After a "Unite the Right" rally was called to protest the city of Charlottesville, Virginia's plan to remove a statue of Confederate General Robert E. Lee from Emancipation Park (formerly Lee Park), counter-protesters clashed with the protesters, leading to fist fights, the throwing of water bottles, and the unleashing of chemical sprays. The violence turned deadly when a man drove a Dodge Challenger into a group of counter-protesters, killing Heather Heyer, a young woman. Police arrested James Alex Fields, Jr., of Ohio, for the incident. The alleged attack with an automobile also injured 19 others.
Jason Kessler, one the protest’s organizers, blamed the city government for the violence, stating, “All of the carnage that happened was because the Charlottesville city government would not recognize our right to assemble.” As if to prove his accusation, his planned news conference on Sunday was interrupted by counter-protesters who threatened him with bodily harm, but the state police did not protect his right to a public speech. Kessler later declared that his “First Amendment rights [were] being trampled on” when the police escorted him away, rather than ensuring his right to free speech.
The police did arrest Robert Litzenberger after he allegedly spat on Kessler, and charged him with misdemeanor assault and battery, but law enforcement did not protect Kessler's right to speak.
As Kessler was chased away from the press conference, the crowd chanted “Shame,” and shouted the name of the woman who was killed on Saturday.
When President Trump condemned the “egregious display of hatred, bigotry and violence on many sides,” he was harshly criticized for not restricting his condemnation to those protesting against the removal of the Lee statue, who were uniformly referred to as “White Nationalists” and “Nazis.” “Of course, that includes white supremacists, KKK, Neo-Nazi and all extremist groups,” the White House said in a statement, after some tried to unfairly tie President Trump to the violence that erupted over the weekend.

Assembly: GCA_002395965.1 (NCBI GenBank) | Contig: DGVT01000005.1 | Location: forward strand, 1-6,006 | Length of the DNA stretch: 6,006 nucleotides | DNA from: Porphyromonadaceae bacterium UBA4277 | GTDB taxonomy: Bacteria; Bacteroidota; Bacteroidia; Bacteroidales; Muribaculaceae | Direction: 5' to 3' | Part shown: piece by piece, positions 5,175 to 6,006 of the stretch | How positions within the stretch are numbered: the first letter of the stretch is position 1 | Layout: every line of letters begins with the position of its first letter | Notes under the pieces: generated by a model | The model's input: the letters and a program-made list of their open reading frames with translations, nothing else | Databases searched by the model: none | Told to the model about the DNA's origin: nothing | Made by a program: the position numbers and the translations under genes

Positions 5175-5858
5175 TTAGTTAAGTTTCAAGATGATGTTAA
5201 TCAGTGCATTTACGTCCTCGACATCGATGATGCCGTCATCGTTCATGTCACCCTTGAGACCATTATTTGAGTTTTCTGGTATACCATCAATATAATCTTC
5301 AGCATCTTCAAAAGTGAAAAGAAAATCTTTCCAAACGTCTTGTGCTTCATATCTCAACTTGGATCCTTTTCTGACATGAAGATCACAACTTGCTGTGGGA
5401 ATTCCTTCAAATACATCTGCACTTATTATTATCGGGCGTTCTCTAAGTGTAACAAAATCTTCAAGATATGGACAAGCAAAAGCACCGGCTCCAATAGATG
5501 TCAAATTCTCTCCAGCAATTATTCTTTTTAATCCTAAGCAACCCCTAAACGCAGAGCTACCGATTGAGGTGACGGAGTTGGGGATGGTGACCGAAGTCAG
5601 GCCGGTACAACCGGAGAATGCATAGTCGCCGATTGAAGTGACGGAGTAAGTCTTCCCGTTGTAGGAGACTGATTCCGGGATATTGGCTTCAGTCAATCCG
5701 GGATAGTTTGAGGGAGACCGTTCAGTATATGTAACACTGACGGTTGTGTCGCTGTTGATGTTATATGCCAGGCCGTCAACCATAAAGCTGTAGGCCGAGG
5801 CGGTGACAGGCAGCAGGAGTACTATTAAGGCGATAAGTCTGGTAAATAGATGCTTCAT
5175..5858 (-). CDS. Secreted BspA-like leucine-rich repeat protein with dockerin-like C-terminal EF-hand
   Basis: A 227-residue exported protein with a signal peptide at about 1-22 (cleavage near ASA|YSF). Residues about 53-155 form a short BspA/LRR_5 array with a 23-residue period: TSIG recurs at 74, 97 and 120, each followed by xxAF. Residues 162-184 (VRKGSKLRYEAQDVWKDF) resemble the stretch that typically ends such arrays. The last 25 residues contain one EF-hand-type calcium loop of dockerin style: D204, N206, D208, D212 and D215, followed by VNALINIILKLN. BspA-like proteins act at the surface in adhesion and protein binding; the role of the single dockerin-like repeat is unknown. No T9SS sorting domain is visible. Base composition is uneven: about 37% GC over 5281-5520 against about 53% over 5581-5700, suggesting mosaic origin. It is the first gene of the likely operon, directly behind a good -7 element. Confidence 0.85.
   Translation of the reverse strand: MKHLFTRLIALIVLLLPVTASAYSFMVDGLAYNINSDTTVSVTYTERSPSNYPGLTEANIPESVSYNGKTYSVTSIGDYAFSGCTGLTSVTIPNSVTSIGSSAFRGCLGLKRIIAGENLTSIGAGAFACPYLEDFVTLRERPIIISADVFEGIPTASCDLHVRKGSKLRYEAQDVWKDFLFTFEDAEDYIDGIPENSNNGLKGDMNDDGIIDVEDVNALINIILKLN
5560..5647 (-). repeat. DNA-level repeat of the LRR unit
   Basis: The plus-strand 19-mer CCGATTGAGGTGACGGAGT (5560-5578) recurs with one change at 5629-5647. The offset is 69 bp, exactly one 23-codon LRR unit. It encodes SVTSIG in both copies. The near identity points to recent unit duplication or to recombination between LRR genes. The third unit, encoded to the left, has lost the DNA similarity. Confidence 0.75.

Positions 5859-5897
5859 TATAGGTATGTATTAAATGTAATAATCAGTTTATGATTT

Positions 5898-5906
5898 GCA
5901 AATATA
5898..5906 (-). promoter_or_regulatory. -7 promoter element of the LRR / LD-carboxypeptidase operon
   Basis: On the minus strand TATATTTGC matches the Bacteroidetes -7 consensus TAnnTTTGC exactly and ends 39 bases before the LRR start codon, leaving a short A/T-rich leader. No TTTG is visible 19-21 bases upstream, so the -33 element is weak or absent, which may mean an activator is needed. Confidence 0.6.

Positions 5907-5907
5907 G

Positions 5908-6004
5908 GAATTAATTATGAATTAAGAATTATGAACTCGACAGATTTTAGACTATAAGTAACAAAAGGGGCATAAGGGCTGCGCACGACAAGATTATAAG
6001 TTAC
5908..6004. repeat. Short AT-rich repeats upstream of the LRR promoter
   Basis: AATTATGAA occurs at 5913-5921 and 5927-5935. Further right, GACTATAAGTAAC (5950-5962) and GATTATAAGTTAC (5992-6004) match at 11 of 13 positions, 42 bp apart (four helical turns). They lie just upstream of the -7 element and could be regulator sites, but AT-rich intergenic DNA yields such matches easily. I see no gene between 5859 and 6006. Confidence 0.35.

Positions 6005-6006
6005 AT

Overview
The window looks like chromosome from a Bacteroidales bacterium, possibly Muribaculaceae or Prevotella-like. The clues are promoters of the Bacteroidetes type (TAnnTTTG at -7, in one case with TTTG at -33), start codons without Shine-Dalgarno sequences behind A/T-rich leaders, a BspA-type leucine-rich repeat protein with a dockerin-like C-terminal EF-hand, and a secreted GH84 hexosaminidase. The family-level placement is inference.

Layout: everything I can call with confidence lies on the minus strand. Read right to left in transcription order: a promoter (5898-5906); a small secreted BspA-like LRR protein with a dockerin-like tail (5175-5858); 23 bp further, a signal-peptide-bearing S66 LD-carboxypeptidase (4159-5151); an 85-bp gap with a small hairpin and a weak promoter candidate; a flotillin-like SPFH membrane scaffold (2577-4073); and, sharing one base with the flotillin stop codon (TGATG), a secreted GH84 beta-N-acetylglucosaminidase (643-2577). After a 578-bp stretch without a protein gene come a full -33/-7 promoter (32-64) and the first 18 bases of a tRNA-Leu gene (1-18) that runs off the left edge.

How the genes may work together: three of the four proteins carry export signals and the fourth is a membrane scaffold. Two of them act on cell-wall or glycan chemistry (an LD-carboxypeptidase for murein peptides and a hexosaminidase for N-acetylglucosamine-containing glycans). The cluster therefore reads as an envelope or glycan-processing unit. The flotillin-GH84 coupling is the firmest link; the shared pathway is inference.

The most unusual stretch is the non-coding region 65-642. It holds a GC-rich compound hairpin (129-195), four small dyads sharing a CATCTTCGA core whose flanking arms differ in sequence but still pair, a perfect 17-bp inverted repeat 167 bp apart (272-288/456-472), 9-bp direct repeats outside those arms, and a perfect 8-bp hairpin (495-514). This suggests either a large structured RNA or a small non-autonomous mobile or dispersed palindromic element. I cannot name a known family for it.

One must conclude that some believe violence by leftists against others is acceptable, as is demonstrated on many college campuses across America. Apparently, many of the counter-protesters simply do not believe in freedom of assembly and freedom of speech, both protected by the First Amendment to the U.S. Constitution. Sadly, this even seems to be the view of Virginia Governor Terry McAuliffe, who stated that “the white supremacists and the Nazis who came into Charlottesville today” need to “go home.” Stressing his point even more, he added, “There is no place for you here. There is no place for you in America.… Go home and never come back.”
While one can sympathize with McAuliffe’s animosity against violent white supremacists and Nazis, it is not quite clear where he thought “home” for the alleged Nazis and white supremacists is, if they are American citizens. We can find their views reprehensible, but since when it is in the authority of the governor of Virginia to decide what social views are so reprehensible that these people are to be deported? Even during the worst of the Cold War, open communists who broke no laws were neither expelled from the country nor imprisoned simply for being communists.
While many patriotic Americans revere General Lee and take offense at the removal of statues honoring him and other Confederate icons, it is also true that some of those protesting the city’s efforts to take down his statue could be rightly classified as Nazis or at least "white supremacists.” But just as communists have used legitimate grievances to advance their agenda, so do Nazis.
Of course, the presumption by the mainstream media and their allies is that these Nazis are just more extreme versions of conservatives. Nazi, however, is simply a shorthand way of saying “National Socialist,” like “commie” is an abbreviated version of "communist." Socialists are leftists. They are not on the “Right.”
Unfortunately, such incidents have the end result of advancing the goals of National Socialists and others on the Left. Such violent confrontations only enhance the appeal of violent extremists, of whatever political ideology.
As vile as these Nazi, communist, or fascist ideologies are, it is not an appropriate response to suspend civil liberties — even to the extreme of deporting those American citizens who hold these despicable views.
In the 1970s, the American Nazi Party decided to march in Skokie, Illinois, right through a neighborhood that was home to many survivors of the Nazi-led Holocaust. The governments of both the city and the state made efforts to suspend the right of free assembly of the Nazi protesters. Fortunately, a Jewish man filed a First Amendment challenge to the city’s efforts to suspend the rights of the American National Socialists. The courts agreed with him, and the march took place. No one was killed — and no one was even injured.
Sadly, that respect for the right to free assembly and free speech did not take place in Charlottesville, Virginia, the home of Thomas Jefferson and the University of Virginia, which he founded. The outcome of this event was a good example of what happens when we respect and protect liberty only for the views we like. When protesters are denied the right to protest peacefully, the resulting violence is regrettable, but not surprising.